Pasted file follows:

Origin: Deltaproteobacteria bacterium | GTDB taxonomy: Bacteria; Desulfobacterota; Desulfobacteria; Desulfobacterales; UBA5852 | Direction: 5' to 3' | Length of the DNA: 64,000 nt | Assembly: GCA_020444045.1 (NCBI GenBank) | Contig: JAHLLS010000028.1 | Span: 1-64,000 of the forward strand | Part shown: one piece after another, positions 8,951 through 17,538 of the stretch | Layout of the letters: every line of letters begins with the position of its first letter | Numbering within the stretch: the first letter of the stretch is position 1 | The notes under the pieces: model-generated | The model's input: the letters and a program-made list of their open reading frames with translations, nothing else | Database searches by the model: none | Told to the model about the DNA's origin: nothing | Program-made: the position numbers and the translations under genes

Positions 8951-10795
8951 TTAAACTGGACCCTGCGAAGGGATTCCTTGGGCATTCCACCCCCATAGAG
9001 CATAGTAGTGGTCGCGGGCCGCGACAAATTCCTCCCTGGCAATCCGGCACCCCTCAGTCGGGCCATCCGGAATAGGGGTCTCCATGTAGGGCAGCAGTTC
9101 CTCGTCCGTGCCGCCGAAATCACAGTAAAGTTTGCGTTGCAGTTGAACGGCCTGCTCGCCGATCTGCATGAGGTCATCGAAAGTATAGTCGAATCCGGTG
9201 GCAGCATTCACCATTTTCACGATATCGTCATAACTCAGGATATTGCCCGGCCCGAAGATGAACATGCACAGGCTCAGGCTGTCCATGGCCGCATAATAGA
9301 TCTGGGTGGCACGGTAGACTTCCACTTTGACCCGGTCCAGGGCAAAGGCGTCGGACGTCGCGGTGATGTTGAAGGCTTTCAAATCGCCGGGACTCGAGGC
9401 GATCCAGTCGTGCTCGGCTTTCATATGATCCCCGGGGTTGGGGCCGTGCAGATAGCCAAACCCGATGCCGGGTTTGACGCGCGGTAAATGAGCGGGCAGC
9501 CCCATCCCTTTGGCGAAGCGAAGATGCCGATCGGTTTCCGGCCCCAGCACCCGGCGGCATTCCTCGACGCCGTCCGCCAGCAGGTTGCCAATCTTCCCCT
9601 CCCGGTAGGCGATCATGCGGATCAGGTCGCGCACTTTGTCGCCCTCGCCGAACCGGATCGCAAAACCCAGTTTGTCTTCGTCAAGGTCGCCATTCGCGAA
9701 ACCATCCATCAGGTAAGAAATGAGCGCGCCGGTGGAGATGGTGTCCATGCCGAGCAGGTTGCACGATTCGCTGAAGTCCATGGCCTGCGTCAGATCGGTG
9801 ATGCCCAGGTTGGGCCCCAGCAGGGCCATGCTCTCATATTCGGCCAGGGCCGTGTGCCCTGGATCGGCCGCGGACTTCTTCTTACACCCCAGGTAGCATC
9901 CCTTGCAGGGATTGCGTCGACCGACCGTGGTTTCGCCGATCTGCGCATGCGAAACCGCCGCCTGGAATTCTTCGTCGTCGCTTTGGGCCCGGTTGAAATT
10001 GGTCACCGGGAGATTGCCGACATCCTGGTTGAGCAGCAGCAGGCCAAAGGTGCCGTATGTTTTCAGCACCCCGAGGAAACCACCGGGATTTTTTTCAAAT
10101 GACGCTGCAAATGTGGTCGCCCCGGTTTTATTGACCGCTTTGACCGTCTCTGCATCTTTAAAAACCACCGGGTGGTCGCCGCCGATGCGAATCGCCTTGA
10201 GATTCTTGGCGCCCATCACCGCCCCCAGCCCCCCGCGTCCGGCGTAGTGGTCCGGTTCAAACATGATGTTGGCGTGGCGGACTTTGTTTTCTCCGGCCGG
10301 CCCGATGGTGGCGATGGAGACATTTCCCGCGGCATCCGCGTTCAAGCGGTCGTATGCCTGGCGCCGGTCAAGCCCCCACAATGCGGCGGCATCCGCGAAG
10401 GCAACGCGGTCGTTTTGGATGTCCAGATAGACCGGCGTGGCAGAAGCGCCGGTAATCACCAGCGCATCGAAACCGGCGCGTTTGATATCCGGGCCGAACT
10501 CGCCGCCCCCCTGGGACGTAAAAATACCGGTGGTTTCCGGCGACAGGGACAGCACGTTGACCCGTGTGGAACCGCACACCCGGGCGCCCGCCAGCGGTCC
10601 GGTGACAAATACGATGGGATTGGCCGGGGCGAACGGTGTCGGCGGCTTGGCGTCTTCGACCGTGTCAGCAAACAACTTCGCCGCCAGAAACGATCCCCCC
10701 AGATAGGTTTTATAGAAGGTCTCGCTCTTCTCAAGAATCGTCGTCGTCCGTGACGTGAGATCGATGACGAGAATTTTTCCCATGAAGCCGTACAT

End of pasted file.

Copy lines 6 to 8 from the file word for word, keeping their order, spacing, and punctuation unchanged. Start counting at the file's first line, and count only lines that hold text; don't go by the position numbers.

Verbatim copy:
9201 GCAGCATTCACCATTTTCACGATATCGTCATAACTCAGGATATTGCCCGGCCCGAAGATGAACATGCACAGGCTCAGGCTGTCCATGGCCGCATAATAGA
9301 TCTGGGTGGCACGGTAGACTTCCACTTTGACCCGGTCCAGGGCAAAGGCGTCGGACGTCGCGGTGATGTTGAAGGCTTTCAAATCGCCGGGACTCGAGGC
9401 GATCCAGTCGTGCTCGGCTTTCATATGATCCCCGGGGTTGGGGCCGTGCAGATAGCCAAACCCGATGCCGGGTTTGACGCGCGGTAAATGAGCGGGCAGC